When the term or phrase “authorized user” is used herein, it means not only a single user, but may also include a class, group or demographic of users all within the meaning of the phrase “identified user”. For example, it may include persons within an accounting group at a corporation who have access to a computer or electronic system or network; or it may include a group of people classified together because they are all left-handed, wherein this invention is not limited to any one in particular.

The term global in relation to a probability distribution reference or references may also be referred to as a wide population reference, for which there is no particular number or quantity of data points blended, but which will depend upon the circumstances. In most if not all cases the wide population data will include more than a sample of one since the one data point would be from the current purported authorized user.

Embodiments of this invention are methods and apparatus configured to receive, which may in some examples mean a system is configured to receive, collect, capture, sense or parse data, and then to process or utilize said data as further described herein.

Embodiments of this invention may provide a desired advantage of being more scalable than other systems, in that substantial or even massive amounts of data, characteristics, information or other measurable input data may be incorporated into one or more probability distribution representations or histograms to provide a single or a small number of probability distribution representations against which to compare the new information with. This means that massive information such as gathered over the World Wide Web or Internet may be distilled into one or relatively few probability distribution representations against which the data can be quickly compared to determine if it is more probable than not that the purported authorized user, is in fact the authorized user. The system designer adapting embodiments of this invention to a given application will have many options in determining what type of probability distribution representation to construct, the data to best distinguish the distinguishing characteristic, and further in defining the universe of data that may be combined to comprise the probability distribution representation, to optimize the ability to distinguish a user, or to authenticate the authorized user.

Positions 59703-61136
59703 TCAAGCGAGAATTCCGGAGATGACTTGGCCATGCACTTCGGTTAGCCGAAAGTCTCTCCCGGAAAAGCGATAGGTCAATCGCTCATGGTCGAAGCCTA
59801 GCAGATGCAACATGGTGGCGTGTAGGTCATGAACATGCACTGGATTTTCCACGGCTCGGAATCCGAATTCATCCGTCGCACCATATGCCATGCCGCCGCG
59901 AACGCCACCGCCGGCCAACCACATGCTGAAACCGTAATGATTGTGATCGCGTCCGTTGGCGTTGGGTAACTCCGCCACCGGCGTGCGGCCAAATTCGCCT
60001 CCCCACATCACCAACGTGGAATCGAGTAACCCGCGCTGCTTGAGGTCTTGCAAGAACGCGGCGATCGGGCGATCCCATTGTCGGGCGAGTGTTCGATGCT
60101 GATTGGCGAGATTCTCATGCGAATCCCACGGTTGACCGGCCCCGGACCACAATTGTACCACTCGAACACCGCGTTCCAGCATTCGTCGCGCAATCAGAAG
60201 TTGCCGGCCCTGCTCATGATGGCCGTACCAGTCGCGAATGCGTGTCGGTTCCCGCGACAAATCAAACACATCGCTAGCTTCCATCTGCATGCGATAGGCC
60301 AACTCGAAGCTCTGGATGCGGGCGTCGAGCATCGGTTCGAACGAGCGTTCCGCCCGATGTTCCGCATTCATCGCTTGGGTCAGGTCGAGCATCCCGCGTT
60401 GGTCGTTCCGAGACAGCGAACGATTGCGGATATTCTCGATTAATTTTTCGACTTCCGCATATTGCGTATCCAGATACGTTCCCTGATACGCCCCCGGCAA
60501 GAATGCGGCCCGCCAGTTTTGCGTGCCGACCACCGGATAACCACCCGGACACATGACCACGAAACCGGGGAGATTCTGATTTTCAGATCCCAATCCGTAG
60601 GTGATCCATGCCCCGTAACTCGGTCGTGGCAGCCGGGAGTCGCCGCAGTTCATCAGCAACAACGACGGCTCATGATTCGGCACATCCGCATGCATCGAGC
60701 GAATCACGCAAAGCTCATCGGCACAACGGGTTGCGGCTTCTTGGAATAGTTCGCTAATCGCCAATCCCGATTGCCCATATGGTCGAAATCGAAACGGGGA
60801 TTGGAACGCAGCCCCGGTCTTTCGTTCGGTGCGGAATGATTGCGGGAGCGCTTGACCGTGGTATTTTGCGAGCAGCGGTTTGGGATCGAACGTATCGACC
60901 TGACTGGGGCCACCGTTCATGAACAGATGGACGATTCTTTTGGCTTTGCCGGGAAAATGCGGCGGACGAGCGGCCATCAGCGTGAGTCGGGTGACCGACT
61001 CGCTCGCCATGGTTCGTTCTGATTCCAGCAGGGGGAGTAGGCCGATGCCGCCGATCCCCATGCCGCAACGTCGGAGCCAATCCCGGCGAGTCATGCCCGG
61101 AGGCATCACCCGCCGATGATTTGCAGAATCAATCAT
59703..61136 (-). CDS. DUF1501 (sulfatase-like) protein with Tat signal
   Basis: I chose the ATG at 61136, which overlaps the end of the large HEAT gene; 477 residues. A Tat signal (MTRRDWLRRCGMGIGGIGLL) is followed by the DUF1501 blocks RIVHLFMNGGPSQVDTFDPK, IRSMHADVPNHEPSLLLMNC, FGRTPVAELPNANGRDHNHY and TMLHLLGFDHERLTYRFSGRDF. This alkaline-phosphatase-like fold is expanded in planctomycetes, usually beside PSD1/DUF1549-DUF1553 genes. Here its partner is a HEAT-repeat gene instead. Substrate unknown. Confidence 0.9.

Embodiments of this invention may but need not necessarily include an adaptive, scalable method to acquire a behavioral signature for a user of a system who utilizes a touch screen. These embodiments of this invention may for instance accomplish this by tracking the touch patterns made by the user or measuring the finger size of the user. These touch patterns dynamic pattern and finger size become a signature for the user and can be used to determine if the user at the touch screen is the same user registered as the current user via other electronic means such as a password or smart card, etc. The system defines the means to record the pattern, track the users at the touch screen and notify proper authorities when the user at the touchscreen is determined to be different than the user who is registered as the active user at the touchscreen.

As fingerprints identify individual people, so do finger actions on a touchscreen user interface. The spacing of fingers during multi-touch events, the pressure applied and the timing between tapping events, all contribute to defining a signature for each individual user. Touchscreen devices may render an identifiable signature related to the touching of the screen.

Embodiments of this invention may therefor include the establishment of measurements and places probability profiles on the touch actions of users. The measurements may pertain to and are not restricted to the finger tapping timing, finger pressure, size of finger, finger spacing, spacing between right and left hands and arm length.